Criminalize cybercrime and increase the risk for cyber attackers

By: Dave Russell, Vice President, Corporate Strategy, Veeam

In recent years, cyber attacks have become something of which the general public is increasingly aware. However, a perception still exists, certainly outside the IT industry, that cyber attacks are just something that happens on the Internet. It is difficult to identify and assess the impact of cybercrime on its victims, whether it is an individual victim of an online scam or a business that has been forced to pay a ransom. to restore its systems. For this reason, it does not always seem that cybercrime is considered or treated as a “real” crime.

While we recognize that cybercrime is a real crime, for some it can be difficult to engage in it. The idea of ​​being totally outraged by a hacker dismantling a multinational corporation may seem a bit of an exaggeration. Perhaps this is because of the stereotypes that cybercriminals are portrayed as disgruntled IT kids with nothing better to do than ‘stick with the man’. Consider that the majority of cyber attacks are the work of huge, wealthy organized crime syndicates. These are very sophisticated operations with the aim of stealing money from the company that pays your wages and the government that collects your taxes. Does this sound like a crime?

Are we guilty of blaming the victim?

The point is, cybercrime is a real crime and the businesses that fall victim to it are victims. They have suffered a crime committed against them. However, the level of sympathy for organizations that are violated is very different from what we would give to an individual. If someone tells you that they’ve been hacked, personal information compromised, and money stolen, your natural reaction probably isn’t to say it’s their fault. However, cyber breaches are a source of lasting damage to business reputations. We tend to assume that they did something wrong or acted negligently. As someone who has worked in the data protection industry for over 32 years, I would tend to agree with this. The vast majority of cyber incidents are preventable and result from organizations’ non-compliance with best practices, poor digital hygiene and / or outdated or unpatched software.

However, is there another type of crime that aims almost exclusively to blame the victim and so little to bring the criminals to justice? Businesses are seen as the culprits rather than the victims and it is recognized that criminals go unpunished due to the lack of an agreed global legal framework and justice system. If a criminal from another country, for example, goes to the United States and commits a crime against a company on American soil, there is a whole diplomatic process to ensure that that person is brought to justice and that the victim is compensated. This is simply not the case when it comes to ransomware.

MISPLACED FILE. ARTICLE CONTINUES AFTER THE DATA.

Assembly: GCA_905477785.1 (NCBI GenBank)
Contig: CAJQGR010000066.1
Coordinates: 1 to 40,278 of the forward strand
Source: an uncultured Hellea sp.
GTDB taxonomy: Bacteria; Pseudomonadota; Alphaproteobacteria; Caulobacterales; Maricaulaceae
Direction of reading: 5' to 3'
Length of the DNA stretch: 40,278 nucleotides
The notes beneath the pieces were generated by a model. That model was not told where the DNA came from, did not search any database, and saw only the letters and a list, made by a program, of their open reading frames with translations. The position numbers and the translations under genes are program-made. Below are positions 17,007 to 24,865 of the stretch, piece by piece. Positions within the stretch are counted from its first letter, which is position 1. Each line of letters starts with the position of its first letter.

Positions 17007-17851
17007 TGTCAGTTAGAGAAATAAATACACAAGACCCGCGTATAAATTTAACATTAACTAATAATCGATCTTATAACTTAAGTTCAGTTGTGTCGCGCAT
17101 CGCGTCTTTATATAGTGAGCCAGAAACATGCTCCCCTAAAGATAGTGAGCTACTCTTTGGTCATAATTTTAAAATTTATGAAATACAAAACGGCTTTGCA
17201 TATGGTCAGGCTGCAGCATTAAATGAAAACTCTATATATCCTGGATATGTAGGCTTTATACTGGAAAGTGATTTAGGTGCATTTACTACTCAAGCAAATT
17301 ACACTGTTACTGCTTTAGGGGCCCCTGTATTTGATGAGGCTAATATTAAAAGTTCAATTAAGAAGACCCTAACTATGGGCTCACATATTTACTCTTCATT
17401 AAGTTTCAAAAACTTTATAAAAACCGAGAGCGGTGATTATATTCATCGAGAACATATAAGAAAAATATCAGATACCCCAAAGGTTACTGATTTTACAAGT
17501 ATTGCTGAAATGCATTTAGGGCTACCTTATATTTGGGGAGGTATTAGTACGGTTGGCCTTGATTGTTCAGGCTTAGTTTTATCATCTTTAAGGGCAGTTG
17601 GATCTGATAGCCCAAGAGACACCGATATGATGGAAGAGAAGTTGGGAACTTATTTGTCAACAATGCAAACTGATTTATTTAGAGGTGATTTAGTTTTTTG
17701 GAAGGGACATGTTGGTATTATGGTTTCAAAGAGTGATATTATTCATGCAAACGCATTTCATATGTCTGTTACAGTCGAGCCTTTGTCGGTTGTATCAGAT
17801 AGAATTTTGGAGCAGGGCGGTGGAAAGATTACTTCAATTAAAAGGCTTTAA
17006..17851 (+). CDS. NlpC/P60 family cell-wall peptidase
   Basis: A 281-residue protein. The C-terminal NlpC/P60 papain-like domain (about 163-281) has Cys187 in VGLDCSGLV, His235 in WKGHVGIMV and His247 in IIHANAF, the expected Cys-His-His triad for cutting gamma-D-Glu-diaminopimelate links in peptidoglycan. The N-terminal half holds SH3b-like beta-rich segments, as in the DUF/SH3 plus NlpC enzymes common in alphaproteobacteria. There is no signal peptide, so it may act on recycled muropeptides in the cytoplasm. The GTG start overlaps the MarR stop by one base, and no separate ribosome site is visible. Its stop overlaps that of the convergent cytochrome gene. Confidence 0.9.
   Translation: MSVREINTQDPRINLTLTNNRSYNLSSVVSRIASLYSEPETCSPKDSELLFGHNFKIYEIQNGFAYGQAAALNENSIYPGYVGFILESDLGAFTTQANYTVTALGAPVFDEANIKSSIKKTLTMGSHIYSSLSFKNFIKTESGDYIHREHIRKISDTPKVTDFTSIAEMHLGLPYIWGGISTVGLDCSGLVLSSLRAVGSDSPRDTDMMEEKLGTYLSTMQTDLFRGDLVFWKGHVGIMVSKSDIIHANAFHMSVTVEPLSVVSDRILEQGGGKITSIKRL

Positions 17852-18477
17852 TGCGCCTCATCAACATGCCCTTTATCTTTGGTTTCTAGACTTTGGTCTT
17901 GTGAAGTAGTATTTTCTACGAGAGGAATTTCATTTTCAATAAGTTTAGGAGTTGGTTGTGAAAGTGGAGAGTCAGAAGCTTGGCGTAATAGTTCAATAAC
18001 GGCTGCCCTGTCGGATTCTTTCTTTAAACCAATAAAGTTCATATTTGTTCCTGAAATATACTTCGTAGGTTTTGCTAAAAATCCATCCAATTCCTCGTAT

International and intercontinental cooperation is the only way to create an environment where the risks outweigh the rewards for cyber attackers. The ransomware scourge accelerated during the pandemic, increasing the appetite of governments and business leaders to break the geopolitical deadlock that allowed cybercriminals to rampage. But it won’t be easy, and a viable holistic solution is years away.

Learn Self Defense

In the absence of a legal system that completely shields us from the bad guys, basic human survival instincts demand that we learn to defend ourselves. In the context of cybersecurity, that means focusing on a few fundamentals. First, every business needs a dedicated IT security manager with access to corporate management and the authority to lead the security initiative. For small businesses, you absolutely need to have a designated cybersecurity resource who specializes in data protection. Second, companies must practice impeccable digital hygiene. This includes mandatory training for all employees so that they recognize potential attacks, understand who to report them to, and understand why this is important. The more people embrace the need for good digital hygiene, the more alert and willing they become to take the blinders off.

Finally, never pay the ransom. Organizations that pay ransoms fuel the perception of “easy payday” which means cybercriminals keep doing it. As soon as companies stop paying ransoms, we will see a decrease in the popularity of ransomware as a technique of extortion. While businesses that experience cyberattacks are victims, they are responsible for protecting the data they use, process and store. Paying cybercriminals to bring systems back online is an unsustainable defense strategy. As governments move more and more to prevent the spread of ransomware, we may see companies that do come under investigation and berated by independent regulators.

Clearly, dealing with the relentless and massive scale of cybercrime activity against businesses and individuals will be an international effort, both public and private. While it is important that cybercrime is properly “criminalized” and that perpetrators are brought to justice, companies need to understand their responsibility to their customers and employees to protect all data under their jurisdiction. This can only be done by implementing a modern data protection strategy that combines effective front-line cybersecurity defenses with a holistic approach to data backup and disaster recovery.

Martin E. Berry